Meet SJU Student Mary Palazzola

The 75-year-old student plans to receive her degree by the winter of 2018

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Meet SJU Student Mary Palazzola

Mary Palazzola, liberal arts major, reviews her notes in the library

Mary Palazzola, liberal arts major, reviews her notes in the library

TORCH PHOTO/NICK BELLO

Mary Palazzola, liberal arts major, reviews her notes in the library

TORCH PHOTO/NICK BELLO

TORCH PHOTO/NICK BELLO

Mary Palazzola, liberal arts major, reviews her notes in the library

Isabella Bruni, News Editor

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Picture this — two St. John’s University students are sitting at a picnic table in front of St. Augustine Hall complaining about how they forgetfully left their StormCards at home and now can’t print their homework from a wepa kiosk. It’s a quintessential St. John’s student conversation and nothing out of the ordinary — but it might be surprising to learn that one of those two students is 75-years-old. 

That was the scene when the same soon-to-be 76-year-old, Mary Palazzola, shared her unique undergraduate story with the Torch.

“It’s been such a wonderful experience,” Palazzola said of her experience being a student at St. John’s. “I can’t tell you of one ill experience. I come home and tell my husband and children about all the lovely people I met from different countries and how nice they’ve been to me.”

Palazzola worked for the University for 23 years as an office worker and retired in 2010 —  part of her retirement gift was the opportunity to receive an undergraduate degree. Palazzola planned on going back to school with coworkers but she was the only one who actually grabbed ahold of the chance to get that degree.

She is majoring in liberal arts and after taking 21 credits in theology, just because she was enjoying learning about new religions, declared it as a minor.

“Have you heard of a religion called ‘zoroastrianism?’ Because I hadn’t, it’s so interesting to learn other religions besides Christianity,” she said.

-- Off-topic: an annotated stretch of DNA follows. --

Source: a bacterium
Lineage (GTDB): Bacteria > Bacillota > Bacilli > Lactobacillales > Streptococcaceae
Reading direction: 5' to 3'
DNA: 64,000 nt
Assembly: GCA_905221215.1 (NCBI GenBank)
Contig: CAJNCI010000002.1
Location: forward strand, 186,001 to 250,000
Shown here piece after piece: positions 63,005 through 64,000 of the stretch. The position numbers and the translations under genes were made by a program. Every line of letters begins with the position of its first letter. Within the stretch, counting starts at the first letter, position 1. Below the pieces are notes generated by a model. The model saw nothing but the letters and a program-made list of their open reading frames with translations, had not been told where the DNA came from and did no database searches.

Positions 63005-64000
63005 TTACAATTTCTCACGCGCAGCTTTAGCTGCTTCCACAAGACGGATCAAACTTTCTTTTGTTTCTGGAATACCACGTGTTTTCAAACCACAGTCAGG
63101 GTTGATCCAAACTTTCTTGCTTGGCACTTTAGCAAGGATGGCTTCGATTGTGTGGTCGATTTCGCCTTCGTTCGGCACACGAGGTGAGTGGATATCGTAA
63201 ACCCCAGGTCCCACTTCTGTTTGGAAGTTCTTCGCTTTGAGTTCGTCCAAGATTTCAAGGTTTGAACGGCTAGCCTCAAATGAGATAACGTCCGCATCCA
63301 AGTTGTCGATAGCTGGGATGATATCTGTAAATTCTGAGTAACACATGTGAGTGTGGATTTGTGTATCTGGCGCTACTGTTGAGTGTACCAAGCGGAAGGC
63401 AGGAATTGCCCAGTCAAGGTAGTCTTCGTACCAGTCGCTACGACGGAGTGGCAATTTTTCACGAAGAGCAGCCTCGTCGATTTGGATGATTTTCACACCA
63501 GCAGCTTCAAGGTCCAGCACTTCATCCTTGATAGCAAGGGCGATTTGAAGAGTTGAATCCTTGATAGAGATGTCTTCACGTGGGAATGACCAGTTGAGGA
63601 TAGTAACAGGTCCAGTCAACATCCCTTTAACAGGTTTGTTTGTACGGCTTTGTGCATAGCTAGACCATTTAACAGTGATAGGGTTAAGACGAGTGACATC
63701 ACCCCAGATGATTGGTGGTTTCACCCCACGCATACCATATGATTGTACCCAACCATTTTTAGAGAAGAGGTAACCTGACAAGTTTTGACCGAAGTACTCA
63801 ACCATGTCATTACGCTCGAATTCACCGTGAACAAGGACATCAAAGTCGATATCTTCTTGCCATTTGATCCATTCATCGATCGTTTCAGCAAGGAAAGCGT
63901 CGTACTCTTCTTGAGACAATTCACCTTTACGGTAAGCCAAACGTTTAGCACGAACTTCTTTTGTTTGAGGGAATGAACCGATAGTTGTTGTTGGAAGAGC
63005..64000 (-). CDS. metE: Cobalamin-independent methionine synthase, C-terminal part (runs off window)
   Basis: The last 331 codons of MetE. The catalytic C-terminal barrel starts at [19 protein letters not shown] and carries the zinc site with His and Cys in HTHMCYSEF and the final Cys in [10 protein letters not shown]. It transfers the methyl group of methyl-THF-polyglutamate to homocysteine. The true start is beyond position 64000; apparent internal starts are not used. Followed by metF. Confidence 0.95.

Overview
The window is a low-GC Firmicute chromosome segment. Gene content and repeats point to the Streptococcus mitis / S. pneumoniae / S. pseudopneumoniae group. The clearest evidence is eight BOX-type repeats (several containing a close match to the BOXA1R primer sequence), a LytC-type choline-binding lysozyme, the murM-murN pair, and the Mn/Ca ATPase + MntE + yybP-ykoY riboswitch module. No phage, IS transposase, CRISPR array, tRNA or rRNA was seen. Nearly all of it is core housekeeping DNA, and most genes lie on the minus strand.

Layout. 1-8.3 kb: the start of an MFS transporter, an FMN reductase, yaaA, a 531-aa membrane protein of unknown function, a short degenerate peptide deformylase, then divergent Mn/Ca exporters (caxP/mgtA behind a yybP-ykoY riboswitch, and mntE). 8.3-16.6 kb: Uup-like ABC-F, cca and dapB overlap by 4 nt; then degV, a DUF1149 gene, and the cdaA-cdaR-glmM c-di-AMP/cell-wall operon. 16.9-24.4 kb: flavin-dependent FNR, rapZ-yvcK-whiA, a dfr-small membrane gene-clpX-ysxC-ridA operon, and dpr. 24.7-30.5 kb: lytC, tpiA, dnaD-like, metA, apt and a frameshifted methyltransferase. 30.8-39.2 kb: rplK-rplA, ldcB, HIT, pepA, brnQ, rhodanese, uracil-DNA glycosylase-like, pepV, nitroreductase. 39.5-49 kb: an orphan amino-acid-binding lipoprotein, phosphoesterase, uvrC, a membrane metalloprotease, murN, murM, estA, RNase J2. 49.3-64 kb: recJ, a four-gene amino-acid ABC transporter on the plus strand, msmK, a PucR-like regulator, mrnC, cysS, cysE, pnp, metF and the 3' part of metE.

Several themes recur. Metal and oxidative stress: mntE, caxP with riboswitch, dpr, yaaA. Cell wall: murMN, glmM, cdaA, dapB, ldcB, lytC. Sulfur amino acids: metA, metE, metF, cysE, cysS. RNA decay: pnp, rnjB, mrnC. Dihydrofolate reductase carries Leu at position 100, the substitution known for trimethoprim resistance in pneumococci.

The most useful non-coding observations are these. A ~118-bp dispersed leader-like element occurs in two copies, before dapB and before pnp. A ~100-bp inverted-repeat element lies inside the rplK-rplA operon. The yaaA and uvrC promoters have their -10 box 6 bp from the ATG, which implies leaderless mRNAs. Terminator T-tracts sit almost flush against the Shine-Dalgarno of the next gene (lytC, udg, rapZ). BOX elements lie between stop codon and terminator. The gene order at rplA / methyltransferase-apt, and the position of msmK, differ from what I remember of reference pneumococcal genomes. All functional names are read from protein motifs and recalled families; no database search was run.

The Bayside resident has not let her age hold her back from doing much and getting an undergraduate education is one of them. She said, “I have a competitive nature about doing things, I want to do them right.”

She said people are usually surprised to discover she is a student rather than an employee of the university. She shares the same age with many professors at St. John’s and talked about a funny experience related to her age with an English professor her very first semester when she was still reluctant to continue with classes.

“He asked one of question in class what everyone’s favorite movie was and I said ‘A Tale of Two Cities’ and he said, ‘oh that’s my mother’s favorite movie,’” Palazzola said. “That’s when I said this is it, I’m going to go to school.”

Palazzola has been taking classes since 2010 at a three and six-credit pace and plans to graduate in the fall of 2018 and walk with the class of 2019 next spring. She could have graduated sooner, but said she doesn’t want to take the spotlight away from one of her grandsons graduating this year.

However, Palazzola made it clear she has her sights set on graduating. One summer at a party in Westhampton, Palazzola said she had a bit of a health scare after a small wave knocked her over and caused a minor concussion.

“You know the only thing that bothered me? I have to graduate,” she exclaimed with laughter.

Palazzola did admit that with her age comes some setbacks technology-wise, Blackboard and PowerPoint specifically. Many people have helped her out where she lacked a bit of that knowledge, she’s had a professor stay with her after class to teach her PowerPoint and classmates constantly give her Blackboard tips.

“As senior citizen’s we have to know a few more things than just working a microwave,” she joked.

Palazzola raved about how much of a privilege it is for her to be here and said she owes a lot to St. John’s, not just because it has given her the chance to receive an education, but also because five of her seven kids have come to St. John’s as well.

A professor once asked her what her academic goal was and her answer is a little different than what most 20-year-olds would say.

“To get an undergrad degree, that’s what I want. And why am I doing it? To keep this going,” she said while pointing to her head. “It’s good for you to learn new things and have something to do everyday. I go to the library, I look up things, I love it.”

My girlfriend has Alzheimer’s and it’s a fearful thing. There’s so many things you can do as as a senior citizen and when I do get my degree I’m going to volunteer. I’ll work at Friday kitchens for the homeless and hold babies at the hospitals for nurturing if my health keeps up.”

Palazzola wanted to give some advice to people who are a little older and want to go back to school but are reluctant, “If you have the opportunity and you’re able to to and you can get here everyday you should.”

She also joked that she would never settle for a B+.

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